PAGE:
The war with Ukraine will be over unless the EU finds a way in weeks to speed up the provision of ammunition to Ukraine, Josep Borrell, the EU foreign affairs chief, warned on the final day of the Munich security conference.
He said a special meeting of EU defence ministers slated for 8-9 March will provide a chance for countries to offer ammunition from their existing stocks, adding it is taking up to 10 months for European armies to order and receive a single bullet.
“We are in urgent war mode,” he said. “This shortage of ammunition has to be solved quickly; it is a matter of weeks.” He said if it was not the war would be over.
Borrell will also table plans at a meeting of EU foreign ministers on Monday to use the existing €3.6bn (£3.2bn) European peace facility for the EU to procure ammunition jointly on the model of the procurement of vaccines during the Covid crisis, an idea first proposed by the Estonian prime minister, Kaja Kallas.
Borrell said the Estonian idea would work in the medium term, but he believes the urgency of the shortages is such that it requires EU countries to draw on existing stocks. “We have to use what member states have,” he said.
“Much more has to be done and much quicker. There is still a lot to be done. We have to increase and accelerate our military support. It currently takes almost 10 months for the European army to buy a bullet for the calibre of 155mm, almost one year, and almost three years to buy an air-to-air missile. This is not in accordance with the war situation in which we live.”
Kallas, speaking at the same event, said Russia was in a wartime mode, producing ammunition across three shifts, adding there needed to be a similar war footing in Europe. She claimed defence industry executives had told her they had no orders from the EU.
Borrell said the absence of ammunition was because “we forgot about classical wars – we were only engaged with expeditionary forces and technological Blitzkrieg.”
He said some European countries, such as Poland, had doubled their defence budgets, while France was boosting its defence spending by 40%, from €39bn to €59bn.
He pointed out that defence remained a national state competence in the EU, but said if the EU increased defence spending with “everyone in its own corner, we will increase our duplications and not fill in our loopholes”.
He said the war in Ukraine may act as an awakening or incentive to break taboos by increasing defence interoperability across Europe but added that experience showed this would not change overnight, and bewailed a culture of delays that he said weakened the coordinating role of the European Defence Agency.
“We have taken too much time to make critical decisions such as providing battle tanks,” he said, “when everybody knows that in order to win a classical war, a classical war with manoeuvres of heavy arms, you need battle tanks. You will not win this war without this kind of arms.”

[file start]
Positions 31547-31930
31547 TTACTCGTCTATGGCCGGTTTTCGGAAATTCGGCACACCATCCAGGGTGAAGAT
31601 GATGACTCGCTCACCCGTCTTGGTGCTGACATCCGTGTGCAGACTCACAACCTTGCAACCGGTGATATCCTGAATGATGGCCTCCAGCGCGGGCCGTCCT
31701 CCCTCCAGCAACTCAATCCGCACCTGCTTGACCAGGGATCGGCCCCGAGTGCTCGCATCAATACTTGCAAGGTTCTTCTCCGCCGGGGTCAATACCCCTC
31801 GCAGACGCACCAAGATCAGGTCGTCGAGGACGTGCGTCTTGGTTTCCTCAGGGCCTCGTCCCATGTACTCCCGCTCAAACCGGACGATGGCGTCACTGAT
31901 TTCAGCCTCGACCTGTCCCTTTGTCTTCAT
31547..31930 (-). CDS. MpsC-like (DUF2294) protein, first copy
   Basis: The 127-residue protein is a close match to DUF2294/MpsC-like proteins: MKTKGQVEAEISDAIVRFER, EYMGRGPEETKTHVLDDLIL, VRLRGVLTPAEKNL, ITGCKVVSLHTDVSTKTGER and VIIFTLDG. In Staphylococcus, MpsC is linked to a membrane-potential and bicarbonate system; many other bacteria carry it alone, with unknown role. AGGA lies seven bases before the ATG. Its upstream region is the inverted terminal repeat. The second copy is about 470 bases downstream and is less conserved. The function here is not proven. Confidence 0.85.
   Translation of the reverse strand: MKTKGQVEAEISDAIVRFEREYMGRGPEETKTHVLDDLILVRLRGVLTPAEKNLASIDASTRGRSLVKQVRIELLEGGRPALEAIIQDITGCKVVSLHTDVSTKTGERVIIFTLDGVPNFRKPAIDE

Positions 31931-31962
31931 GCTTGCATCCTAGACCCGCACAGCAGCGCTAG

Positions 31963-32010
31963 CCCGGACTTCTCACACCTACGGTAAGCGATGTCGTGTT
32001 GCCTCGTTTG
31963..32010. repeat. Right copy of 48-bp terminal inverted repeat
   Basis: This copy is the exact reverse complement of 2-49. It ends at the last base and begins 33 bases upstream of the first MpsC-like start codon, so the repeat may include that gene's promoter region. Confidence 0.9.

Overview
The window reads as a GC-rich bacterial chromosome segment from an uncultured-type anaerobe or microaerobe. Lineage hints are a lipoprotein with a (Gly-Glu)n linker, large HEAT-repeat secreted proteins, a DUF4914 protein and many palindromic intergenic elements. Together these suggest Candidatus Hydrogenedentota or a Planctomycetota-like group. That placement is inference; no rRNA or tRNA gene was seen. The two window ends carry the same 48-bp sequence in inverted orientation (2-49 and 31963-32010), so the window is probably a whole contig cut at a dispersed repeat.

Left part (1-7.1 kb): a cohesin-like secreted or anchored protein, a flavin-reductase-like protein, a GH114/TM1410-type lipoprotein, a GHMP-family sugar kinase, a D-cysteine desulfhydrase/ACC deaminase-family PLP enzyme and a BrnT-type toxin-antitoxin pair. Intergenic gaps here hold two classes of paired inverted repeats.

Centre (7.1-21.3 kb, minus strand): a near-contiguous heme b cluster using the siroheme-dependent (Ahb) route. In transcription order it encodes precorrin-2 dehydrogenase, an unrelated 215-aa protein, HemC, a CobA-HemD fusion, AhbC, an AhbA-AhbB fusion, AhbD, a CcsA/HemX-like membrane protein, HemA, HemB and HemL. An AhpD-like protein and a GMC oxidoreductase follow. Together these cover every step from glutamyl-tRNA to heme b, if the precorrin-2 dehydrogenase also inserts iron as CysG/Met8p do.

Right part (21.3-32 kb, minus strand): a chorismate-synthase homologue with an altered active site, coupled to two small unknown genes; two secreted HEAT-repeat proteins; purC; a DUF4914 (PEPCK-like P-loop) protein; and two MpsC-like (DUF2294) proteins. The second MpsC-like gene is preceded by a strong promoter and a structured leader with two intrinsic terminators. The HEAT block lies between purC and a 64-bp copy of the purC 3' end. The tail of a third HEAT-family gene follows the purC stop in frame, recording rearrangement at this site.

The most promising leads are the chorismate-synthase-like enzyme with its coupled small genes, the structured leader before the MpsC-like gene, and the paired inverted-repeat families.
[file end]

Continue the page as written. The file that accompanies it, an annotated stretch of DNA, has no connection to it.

He said he was not seeking to militarise Europe, but was arguing for Europe to fulfil its responsibilities so it became a powerful and reliable partner to the US.
Pressed by Ukrainian MPs to set a date for their country’s membership of the EU, Borrell said it was not likely to happen anytime soon. But the Polish MEP Radosław Sikorski suggested reverting to a previous model of EU membership accession whereby Ukraine is granted political membership of the EU quickly, and then has to fulfil the necessary criteria on a step-by-step process, an accession process last used when Spain joined the then European Community in 1986.
Borrell also said the EU needed to do more to convince the global south that Russia was an imperialist power. Many countries in Latin America are anti-imperialist, he said, believing the west supported dictatorships in the past, and there is similar deep resentment in Africa. “People have memories, and people have feelings,” he added.
Russia played on those feelings by attacking the French president, Emmanuel Macron, over remarks suggesting he wanted to see Russia defeated, saying Moscow still remembered the fate of Napoleon Bonaparte and accusing the French president of duplicitous diplomacy with the Kremlin.
Macron told Le Journal du Dimanche France wanted Russia to be defeated in Ukraine but had never wanted to “crush” it.
“About ‘never’: France did not begin with Macron, and the remains of Napoleon, revered at the state level, rest in the centre of Paris. France – and Russia – should understand,” Russia’s foreign ministry spokesperson Maria Zakharova said.
Jonas E. Alexis has degrees in mathematics and philosophy. He studied education at the graduate level. His main interests include U.S. foreign policy, the history of the Israel/Palestine conflict, and the history of ideas. He is the author of the book, Kevin MacDonald’s Metaphysical Failure: A Philosophical, Historical, and Moral Critique of Evolutionary Psychology, Sociobiology, and Identity Politics. He teaches mathematics in South Korea.